Earlier, in his landmark oration "A Time to Break Silence," delivered at New York's Riverside Church in 1967 exactly one year before he was assassinated, King insisted on internationalism over nationalist sentiment. King contended that "such a call for a worldwide fellowship that lifts neighborly concern beyond one's tribe, race, class and nation is in reality a call for an all-embracing and unconditional love for all men."

At the end of King's sermon, appropriately titled "The Drum Major Instinct," which dissected the impulse of individuals to be supreme and of nations to rule the world, King declared that "the God I worship has a way of saying, 'Don't play with me. Be still and know that I'm God. And if you don't stop your reckless course, I'll rise up and break the backbone of your power.' And that can happen to America."

Martin Luther King, Jr.,'s role as a dissenter and prophet never diminished his patriotism. True patriots love their country enough to tell it the truth. King never confused a healthy patriotism with a myopic nationalism that often wrapped ethnic bigotry and racial terror in a flag-and around a cross.

We must not forget that even Martin Luther King, Jr., was targeted by the FBI for electronic surveillance because he represented a threat to our democracy. King's office, home, and hotels were tapped. FBI head J. Edgar Hoover contended that such surveillance would prove that King was a communist who sought to undermine the American government. King was indeed a radical democrat who sought to force America, as he stated the night before he died, to "Be true to what you said on paper."

But this legendary American hero was subject to vicious, antidemocratic procedures in the name of protecting the government. The surveillance of Martin Luther King Jr. only hurt our government in the long run, because it failed to concede the legitimacy and political usefulness of dissent. It is chilling to remember that Robert Kennedy, who was then the attorney general, authorized the wiretaps, with the full knowledge of President John F. Kennedy.

King's vision of a "radical revolution of values," which he spoke of in "A Time to Break Silence," grew from "the privilege and the burden of all of us who deem ourselves bound by allegiances and loyalties which are broader and deeper than nationalism and which go beyond our nation's self-defined goals and positions." King argued that a "true revolution of values will soon cause us to question the fairness and justice of our past and present policies."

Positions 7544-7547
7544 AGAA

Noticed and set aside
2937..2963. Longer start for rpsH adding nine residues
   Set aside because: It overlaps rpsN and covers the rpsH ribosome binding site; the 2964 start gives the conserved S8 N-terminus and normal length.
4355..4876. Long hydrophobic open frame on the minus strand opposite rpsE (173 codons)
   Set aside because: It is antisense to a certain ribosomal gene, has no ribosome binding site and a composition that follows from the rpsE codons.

King summarized his views in a poignant passage that is a prophetic warning against the vice of narrow national self-interest and the sin of unquestioning national pride:

A true revolution of values will soon look uneasily on the glaring contrast of poverty and wealth. With righteous indignation, it will look across the seas and see individual capitalists of the West investing huge sums of money in Asia, Africa and South America, only to take the profits out with no concern for the social betterment of the countries, and say: 'This is not just.' It will look at our alliance with the landed gentry of Latin America and say: 'This is not just.' The Western arrogance of feeling that it has everything to teach others and nothing to learn from them is not just. A true revolution of values will lay hands on the world order and say of war: 'This way of settling differences is not just.' A nation that continues year after year to spend more on military defense than on programs of social uplift is approaching spiritual death. America, the richest and most powerful nation in the world, can well lead the way in this revolution of values. There is nothing, except a tragic death wish, to prevent us from reordering our priorities, so that the pursuit of peace will take precedence over the pursuit of war. . . . A genuine revolution of values means in the final analysis that our loyalties must become ecumenical rather than sectional. Every nation must now develop an overriding loyalty to mankind as a whole in order to preserve the best in their individual societies.
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